DETROIT (KTVU-AP) — Fiat Chrysler will pay a record fine of up to $105 million and be forced to buy back various vehicles stemming from a failure to properly conduct recalls as well as serious defects in the Ram and the Jeep.
Though not unprecedented, mass buybacks of cars by the manufacturer are rare indeed. For subjecting its customers to extreme steering dangers, Chrysler must offer to buy back a half million Ram pickup trucks as well as some other vehicles, minus depreciation.
Even with depreciation, the buyback could cost the company as much as $10 billion. Once bought back and repaired, Chrysler can resell the Rams as used trucks.
Also, owners of more than a million Jeeps will be able to trade their vehicles in above market value because, according to the government, their fuel tanks are dangerously mounted behind the rear axle when a collision could start a fire.
Consumer advocates say the death toll is much higher that what federal auto safety agency the NHTSA believes.
"The biggest killer in the 23 recalls is the Jeeps. If they're hit from behind in a rear impact, the fuel tank is very likely to explode as like the Ford Pinto. NHTSA itself says there are at least 75 deaths due to the defect. We now count 187 deaths to the defect," explained Clarence Ditlow, Director of the Center for Auto Safety.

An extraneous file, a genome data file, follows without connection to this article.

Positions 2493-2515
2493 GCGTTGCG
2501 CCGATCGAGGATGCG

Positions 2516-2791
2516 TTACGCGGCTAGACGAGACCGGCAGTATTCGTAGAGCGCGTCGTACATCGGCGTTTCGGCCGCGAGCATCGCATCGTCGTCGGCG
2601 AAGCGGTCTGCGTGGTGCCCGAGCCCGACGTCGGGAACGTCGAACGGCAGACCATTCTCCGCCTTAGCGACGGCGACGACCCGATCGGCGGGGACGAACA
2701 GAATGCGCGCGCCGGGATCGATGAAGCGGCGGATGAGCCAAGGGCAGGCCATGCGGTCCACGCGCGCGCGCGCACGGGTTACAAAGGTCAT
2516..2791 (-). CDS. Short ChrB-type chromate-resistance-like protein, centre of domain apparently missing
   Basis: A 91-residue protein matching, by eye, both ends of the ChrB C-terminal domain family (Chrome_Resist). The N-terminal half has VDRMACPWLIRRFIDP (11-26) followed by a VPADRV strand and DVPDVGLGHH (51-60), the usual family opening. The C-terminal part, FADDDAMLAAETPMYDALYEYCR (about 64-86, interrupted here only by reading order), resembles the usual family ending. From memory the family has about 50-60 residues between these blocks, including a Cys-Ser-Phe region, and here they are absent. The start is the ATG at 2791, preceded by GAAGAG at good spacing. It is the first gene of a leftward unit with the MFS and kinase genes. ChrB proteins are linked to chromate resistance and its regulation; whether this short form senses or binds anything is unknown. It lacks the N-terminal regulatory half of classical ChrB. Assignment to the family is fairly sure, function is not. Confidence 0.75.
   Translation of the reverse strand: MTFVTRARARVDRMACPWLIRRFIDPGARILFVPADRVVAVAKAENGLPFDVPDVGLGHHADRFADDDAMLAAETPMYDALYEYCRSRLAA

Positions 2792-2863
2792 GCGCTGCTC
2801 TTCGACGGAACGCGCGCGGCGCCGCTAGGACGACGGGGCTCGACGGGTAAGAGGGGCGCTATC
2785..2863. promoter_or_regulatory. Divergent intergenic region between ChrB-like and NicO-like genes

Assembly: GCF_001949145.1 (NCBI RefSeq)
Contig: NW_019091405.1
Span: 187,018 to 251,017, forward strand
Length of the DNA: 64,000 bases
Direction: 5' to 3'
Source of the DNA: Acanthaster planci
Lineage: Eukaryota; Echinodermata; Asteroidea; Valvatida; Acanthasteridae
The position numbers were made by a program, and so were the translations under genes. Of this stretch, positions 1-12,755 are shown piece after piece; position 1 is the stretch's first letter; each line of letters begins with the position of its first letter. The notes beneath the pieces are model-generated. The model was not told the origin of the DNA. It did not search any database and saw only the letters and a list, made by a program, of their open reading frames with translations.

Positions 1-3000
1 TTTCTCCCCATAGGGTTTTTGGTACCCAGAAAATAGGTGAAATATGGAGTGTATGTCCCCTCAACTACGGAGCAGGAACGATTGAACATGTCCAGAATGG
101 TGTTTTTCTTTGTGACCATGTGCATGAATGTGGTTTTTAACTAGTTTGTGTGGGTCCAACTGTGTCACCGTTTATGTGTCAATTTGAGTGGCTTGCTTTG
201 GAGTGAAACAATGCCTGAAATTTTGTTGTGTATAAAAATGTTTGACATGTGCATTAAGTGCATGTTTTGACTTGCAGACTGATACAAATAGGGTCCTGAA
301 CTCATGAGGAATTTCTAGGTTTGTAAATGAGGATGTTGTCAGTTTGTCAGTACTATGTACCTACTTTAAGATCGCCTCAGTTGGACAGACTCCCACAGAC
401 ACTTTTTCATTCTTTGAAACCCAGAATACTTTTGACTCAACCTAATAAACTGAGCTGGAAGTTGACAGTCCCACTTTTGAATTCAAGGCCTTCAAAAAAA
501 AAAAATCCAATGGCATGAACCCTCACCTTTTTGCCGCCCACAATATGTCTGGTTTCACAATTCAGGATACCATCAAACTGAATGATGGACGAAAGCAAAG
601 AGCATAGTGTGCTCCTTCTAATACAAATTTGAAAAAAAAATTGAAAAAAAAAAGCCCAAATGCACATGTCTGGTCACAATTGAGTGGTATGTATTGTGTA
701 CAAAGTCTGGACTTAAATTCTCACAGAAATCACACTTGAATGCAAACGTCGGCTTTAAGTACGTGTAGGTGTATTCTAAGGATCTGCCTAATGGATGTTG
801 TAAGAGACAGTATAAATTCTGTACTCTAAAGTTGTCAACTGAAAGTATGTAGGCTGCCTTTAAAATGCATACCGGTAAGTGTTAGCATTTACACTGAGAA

Though many people wonder why car makers have been able to leave defective cars in consumers hands for decades, consumer advocates blame that on the puny power of the federal auto safety agency.
"It doesn't have unlimited penalties as other agencies do. It doesn't have criminal penalties. It doesn't have imminent hazard authority and it can only order a repair for free in recalls if the vehicle is less than 10 years old," said Ditlow.
In a separate statement, Fiat Chrysler said it accepted the consequences of the agreement "with renewed resolve to improve our handling of recalls and re-establish the trust our customers place in us."
NHTSA has been involved in vehicle buybacks in the past, but never one of this size. A buyback usually happens when a problem is so serious that it can't be fixed and the vehicles need to be removed from service.
The consent order that Fiat Chrysler agreed to requires it to notify owners who are eligible for buybacks and other incentives.
Buyback models include some 2009 to 2012 Ram 1500s, the 2008 Ram 1500 Mega Cab 4 x4, 2008 to 2012, 2008 to 2012 Ram 2500 4x4, 2008 to 2012 3500 4x 4500 4 by 4, and 2008 to 2012 5500 4x4, all from. Also included in the buyback offer are the 2009 Chrysler Aspen, 2009 Dodge Durango SUV and the 2008 to 2012 Dodge Dakota pickup.
The fine against FCA beats the old record of $70 million assessed against Honda Motor Co. for lapses in recalls of air bags made by Takata Corp.
Fiat Chrysler also received a $70 million fine, and must spend at least $20 million to meet performance requirements detailed in the agreement. Another $15 million could come due if the recall monitor finds any further violations.
Earlier this month, the safety agency held a rare public hearing where regulators detailed a litany of shortfalls: failure to notify customers of recalls, delays in making and distributing repair parts and in some cases failing to come up with repairs that fix the problems. Some of the recalls date to 2011.
Parties who want to check if their vehicle is covered by the current recall can check at the SaferCar.gov web page that allows look up by VIN number here.